Document 13309213

advertisement
Int. J. Pharm. Sci. Rev. Res., 21(2), Jul – Aug 2013; nᵒ 13, 68-70
ISSN 0976 – 044X
Review Article
An Updated Review on Xeromphis uliginosa: An Underutilised Plant
Srivastava R.*, Pandey V. N.
Department of Botany, DDU Gorakhpur University, Gorakhpur, U.P., India.
*Corresponding author’s E-mail: [email protected]
Accepted on: 04-05-2013; Finalized on: 31-07-2013.
ABSTRACT
Xeromphis uliginosa (Retz) Maheshwari, an underutilised potential plant of the family Rubiaceae. The plant is distributed in dry and
moist deciduous forests, native to Bangladesh, India, Sri Lanka and Thailand. The ethnic communities uses the parts of the plants as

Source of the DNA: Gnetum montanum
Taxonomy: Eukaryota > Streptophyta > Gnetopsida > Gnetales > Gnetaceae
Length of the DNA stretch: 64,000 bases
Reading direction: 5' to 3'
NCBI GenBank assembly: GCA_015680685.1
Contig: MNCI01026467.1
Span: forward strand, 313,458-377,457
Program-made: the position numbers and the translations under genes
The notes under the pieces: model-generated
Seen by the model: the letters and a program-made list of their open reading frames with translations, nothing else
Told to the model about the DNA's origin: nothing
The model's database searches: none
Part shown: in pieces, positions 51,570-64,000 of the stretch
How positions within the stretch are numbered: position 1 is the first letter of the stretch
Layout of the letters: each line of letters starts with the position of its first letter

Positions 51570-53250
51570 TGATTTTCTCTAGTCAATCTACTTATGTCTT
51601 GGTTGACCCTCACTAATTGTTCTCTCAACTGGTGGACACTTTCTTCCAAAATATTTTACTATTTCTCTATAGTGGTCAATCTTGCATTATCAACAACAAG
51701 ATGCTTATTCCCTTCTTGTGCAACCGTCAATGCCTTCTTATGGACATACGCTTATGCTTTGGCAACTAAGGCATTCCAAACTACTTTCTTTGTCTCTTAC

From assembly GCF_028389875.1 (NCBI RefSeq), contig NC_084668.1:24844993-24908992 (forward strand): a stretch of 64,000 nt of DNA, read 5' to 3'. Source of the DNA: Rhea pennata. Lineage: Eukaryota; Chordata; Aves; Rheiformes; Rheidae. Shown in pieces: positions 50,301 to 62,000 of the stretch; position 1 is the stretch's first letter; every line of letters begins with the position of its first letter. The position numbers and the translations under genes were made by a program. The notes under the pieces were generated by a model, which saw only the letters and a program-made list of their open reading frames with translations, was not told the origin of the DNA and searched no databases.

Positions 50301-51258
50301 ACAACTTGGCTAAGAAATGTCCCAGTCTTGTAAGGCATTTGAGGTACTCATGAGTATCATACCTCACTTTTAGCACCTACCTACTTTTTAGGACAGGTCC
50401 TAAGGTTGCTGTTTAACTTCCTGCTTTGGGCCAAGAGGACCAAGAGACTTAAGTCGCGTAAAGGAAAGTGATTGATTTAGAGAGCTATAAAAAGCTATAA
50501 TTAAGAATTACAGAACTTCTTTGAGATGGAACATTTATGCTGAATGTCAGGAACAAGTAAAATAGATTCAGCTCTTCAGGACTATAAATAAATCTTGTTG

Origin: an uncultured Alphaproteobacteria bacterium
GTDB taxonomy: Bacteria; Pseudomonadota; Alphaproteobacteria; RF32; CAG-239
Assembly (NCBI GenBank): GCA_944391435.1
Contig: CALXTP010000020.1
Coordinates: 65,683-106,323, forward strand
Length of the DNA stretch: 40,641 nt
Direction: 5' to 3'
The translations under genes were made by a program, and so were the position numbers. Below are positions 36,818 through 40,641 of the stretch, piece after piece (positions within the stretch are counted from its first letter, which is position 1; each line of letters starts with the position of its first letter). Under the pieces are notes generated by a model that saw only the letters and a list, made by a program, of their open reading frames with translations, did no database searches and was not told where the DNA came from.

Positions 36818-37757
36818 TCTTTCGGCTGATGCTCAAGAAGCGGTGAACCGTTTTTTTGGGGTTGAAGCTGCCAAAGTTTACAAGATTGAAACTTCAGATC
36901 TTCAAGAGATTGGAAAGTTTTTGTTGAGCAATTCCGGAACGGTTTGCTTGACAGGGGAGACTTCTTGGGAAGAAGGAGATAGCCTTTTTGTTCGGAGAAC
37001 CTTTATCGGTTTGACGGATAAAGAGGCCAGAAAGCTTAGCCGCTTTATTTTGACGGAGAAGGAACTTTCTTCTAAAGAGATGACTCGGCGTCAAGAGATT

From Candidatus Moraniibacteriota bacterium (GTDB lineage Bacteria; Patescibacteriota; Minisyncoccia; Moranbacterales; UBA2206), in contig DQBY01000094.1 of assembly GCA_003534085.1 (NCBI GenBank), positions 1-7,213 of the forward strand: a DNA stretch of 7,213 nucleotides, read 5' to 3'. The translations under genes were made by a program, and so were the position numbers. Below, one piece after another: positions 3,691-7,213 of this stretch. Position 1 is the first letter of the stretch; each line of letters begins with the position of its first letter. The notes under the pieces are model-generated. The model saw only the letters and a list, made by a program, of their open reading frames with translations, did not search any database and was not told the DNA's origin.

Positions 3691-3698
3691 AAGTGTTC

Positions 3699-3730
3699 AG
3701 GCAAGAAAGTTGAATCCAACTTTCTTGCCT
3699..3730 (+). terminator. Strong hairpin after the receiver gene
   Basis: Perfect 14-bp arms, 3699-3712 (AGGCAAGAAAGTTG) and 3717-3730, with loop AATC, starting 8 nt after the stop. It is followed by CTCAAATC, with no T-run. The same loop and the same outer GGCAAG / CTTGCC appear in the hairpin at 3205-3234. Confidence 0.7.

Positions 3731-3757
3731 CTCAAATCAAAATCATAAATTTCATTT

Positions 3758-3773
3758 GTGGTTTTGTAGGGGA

a vegetable and curing various ailments like cholera, diarrhoea, dysentery, eye complaints, pimples, diuretic, tonic properties,
biliousness etc. The unripe fruit is astringent. It is also used as colour intensifier in dying and leaves are good fodder for cattle and
deer. Efforts have been made by researchers to verify the claims for curing various ailments. The present updated review is an
attempt to highlight the various ethnobotanical, ethnomedicinal uses as well as phytochemical and notable pharmacological reports
of the plant.
Keywords: Xeromphis uliginosa, ethnobotany, phytochemistry, pharmacology.
INTRODUCTION
SYNONYMS³̛ ⁴
N
ature has provided a treasure trove of
phytoresources for curing all ailments of
mankind¹. Phytotherapy have become more
popular in recent years because it has been verified that
they do not have any side or toxic effects as compared to
the modern medicine². In recent years, due to degraded
environment and fast urbanisation and big population,